You have got to clean and clear
the bowels thoroughly to have good
health after months of indoor life;
you would do so now if you could
see them as you do your face or
hands. Ilollister's Rocky Mountain
Tea cleans and clears as nothing else
A. WV. Mahon, Thomas Newland
and Charles Melben were among the
arrivals from the late train last eve
ning at the Finlen from the capital.
T. F. Hogan and John Johns were
over from Glendive yesterday and
are registered at the Finlen.
Keep the little ones healthy and
happy. Their tender, sensative or
gans require a cooling, healing,
harmless remedy to prepare their
stomachs for summer's heat. Hol
lister's Rocky Mountain Tea is re
liable and safe, thorough but not in
Mr. and Mrs. N. A. Switzer of the
Jefferson valley were Sunday guests
at the Finlen yesterday.
J. C. Reed of Helena and Guy
Woodworth of Great Falls were at
the Acoma over Sunday.
Keep the little ones healthy and
happy. Their tender, sensitive or
gans require a cooling, healing,
harmless food and blood purifier to
prepare their stomachs for the sum
mer's heat. Goat's milk is recom
mended by leading physicians for
this purpose. It has no equal for
summer complaint. Goat's milk can
be secured from the Pierce &
Brocker ranch, Box 69, R. F. D.
No. 1, Butte, Montana.-Adv.
R. H. Breslin of Helena and Sam
Webb of Columbus were at the Fin
Dr. C. M. Eddy, dentist, 204-203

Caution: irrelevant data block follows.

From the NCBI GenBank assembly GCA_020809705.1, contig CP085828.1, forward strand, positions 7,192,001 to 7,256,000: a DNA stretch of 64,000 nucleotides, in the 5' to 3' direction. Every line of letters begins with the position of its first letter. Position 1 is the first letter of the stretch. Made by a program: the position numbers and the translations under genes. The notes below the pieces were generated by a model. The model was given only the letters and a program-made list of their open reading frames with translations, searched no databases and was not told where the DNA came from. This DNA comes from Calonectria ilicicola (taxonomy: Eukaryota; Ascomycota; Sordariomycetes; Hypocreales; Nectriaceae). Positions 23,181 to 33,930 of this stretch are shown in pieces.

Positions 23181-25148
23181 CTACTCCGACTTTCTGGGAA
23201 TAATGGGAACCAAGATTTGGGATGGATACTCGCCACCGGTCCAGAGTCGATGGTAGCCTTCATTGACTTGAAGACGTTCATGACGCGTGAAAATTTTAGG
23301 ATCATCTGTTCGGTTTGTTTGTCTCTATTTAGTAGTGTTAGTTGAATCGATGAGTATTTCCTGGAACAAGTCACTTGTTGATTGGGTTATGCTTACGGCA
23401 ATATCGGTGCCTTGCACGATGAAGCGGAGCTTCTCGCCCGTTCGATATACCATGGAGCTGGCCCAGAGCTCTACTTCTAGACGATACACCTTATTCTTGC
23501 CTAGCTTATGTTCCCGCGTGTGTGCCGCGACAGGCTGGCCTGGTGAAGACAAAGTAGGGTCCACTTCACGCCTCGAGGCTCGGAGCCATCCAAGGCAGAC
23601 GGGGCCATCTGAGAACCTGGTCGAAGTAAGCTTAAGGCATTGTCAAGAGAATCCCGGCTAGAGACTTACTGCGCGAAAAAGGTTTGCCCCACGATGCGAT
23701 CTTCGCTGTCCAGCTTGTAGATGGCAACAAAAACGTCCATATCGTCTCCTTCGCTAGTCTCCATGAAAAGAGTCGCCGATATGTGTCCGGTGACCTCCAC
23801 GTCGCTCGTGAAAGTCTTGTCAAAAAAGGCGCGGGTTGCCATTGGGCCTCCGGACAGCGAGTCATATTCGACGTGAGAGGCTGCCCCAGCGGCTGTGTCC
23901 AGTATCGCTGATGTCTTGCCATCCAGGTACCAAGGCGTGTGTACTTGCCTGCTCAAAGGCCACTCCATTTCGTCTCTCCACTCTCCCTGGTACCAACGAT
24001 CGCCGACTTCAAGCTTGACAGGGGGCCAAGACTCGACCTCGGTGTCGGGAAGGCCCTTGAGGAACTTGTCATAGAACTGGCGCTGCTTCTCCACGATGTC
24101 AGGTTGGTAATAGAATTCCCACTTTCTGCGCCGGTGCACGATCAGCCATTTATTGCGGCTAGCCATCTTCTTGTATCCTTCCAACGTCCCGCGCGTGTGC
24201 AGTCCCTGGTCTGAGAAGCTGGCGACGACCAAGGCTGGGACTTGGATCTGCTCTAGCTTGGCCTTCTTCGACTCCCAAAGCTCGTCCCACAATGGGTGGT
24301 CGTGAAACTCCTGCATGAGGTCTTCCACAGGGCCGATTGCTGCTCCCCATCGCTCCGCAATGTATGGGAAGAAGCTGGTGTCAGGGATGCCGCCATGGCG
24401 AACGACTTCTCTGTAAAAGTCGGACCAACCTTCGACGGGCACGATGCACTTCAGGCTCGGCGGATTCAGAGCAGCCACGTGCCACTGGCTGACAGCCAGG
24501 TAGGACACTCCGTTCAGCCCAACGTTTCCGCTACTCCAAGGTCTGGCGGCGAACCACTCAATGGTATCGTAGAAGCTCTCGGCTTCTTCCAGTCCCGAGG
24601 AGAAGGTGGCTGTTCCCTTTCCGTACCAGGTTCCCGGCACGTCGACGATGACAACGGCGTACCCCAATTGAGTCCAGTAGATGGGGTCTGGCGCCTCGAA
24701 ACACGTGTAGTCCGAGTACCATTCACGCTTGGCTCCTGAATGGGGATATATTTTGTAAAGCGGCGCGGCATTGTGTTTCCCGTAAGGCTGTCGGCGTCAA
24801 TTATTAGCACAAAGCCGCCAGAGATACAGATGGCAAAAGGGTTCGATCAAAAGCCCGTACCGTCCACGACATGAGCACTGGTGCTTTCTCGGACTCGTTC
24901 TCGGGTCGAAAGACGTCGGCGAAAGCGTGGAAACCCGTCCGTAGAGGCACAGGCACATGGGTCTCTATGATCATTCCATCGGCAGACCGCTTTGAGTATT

Pennsylvania block. Phone 4035-W.
R. J. Stallman and K. B. Fraser
are at the Thornton from Great Falls.
C. H. Buford of Virginia City was
a Sunday guest at the Finlen.
Washington Market. Ground bone,
7 pounds for 25c.-Adv.
A. M. Sterling of Ronan was at the
Mrs. W. G. Sloan is visiting at the
Finlen from Helena.
C. A. Smith of Dillon is at the
Pounds of Ice
S. & H. Green Trading Stamps
with all cash purchases
and first payment on time
purchases. Shiners, the
only" furniture store that
gives stamps with pur.
taken at par in exchange
FOR LESS ON,
EASIEST OF TERMS
SAY YQU SAW IT IN BULLETIN.
This Is the best place in- town
for you to trade. The LARG
EST STOCK and the LOWEST
A Square Deal
I Appreciate Your Trade
Palace Clothing and
s5-55 EAST PAR- ST.
BAY YOU SAW IT IN BULLETIN
McManus Shoe Shop
5 SOUTH WYOMING
SAY YOU SAW IT IN BULLETIN
Shoes, Clothifig, Jewelry,;
Cutlery, Suit Cases, Hats
Save Money by
F. J. EARLY
717-719 E. FRONT ST.
SAY YOU SAW IT IN BULLETIN.
112 W. PARK STREET
SAY YOU SAW IT IN BULLETIN.
84 E. PARK ST.
Try a steak cooked the Savoy way
H. DONATI. ProD.
SAY YOU SAW IT IN BULLETIN.
Mammoth Removal. Sale
The National Supply Co.
Home Furnishings and Ladies'
Apparel on easy payments. Will
move to 115 S. Main St. June 1.
Now located at 10 W. Mercury
St., Phone 5096-J.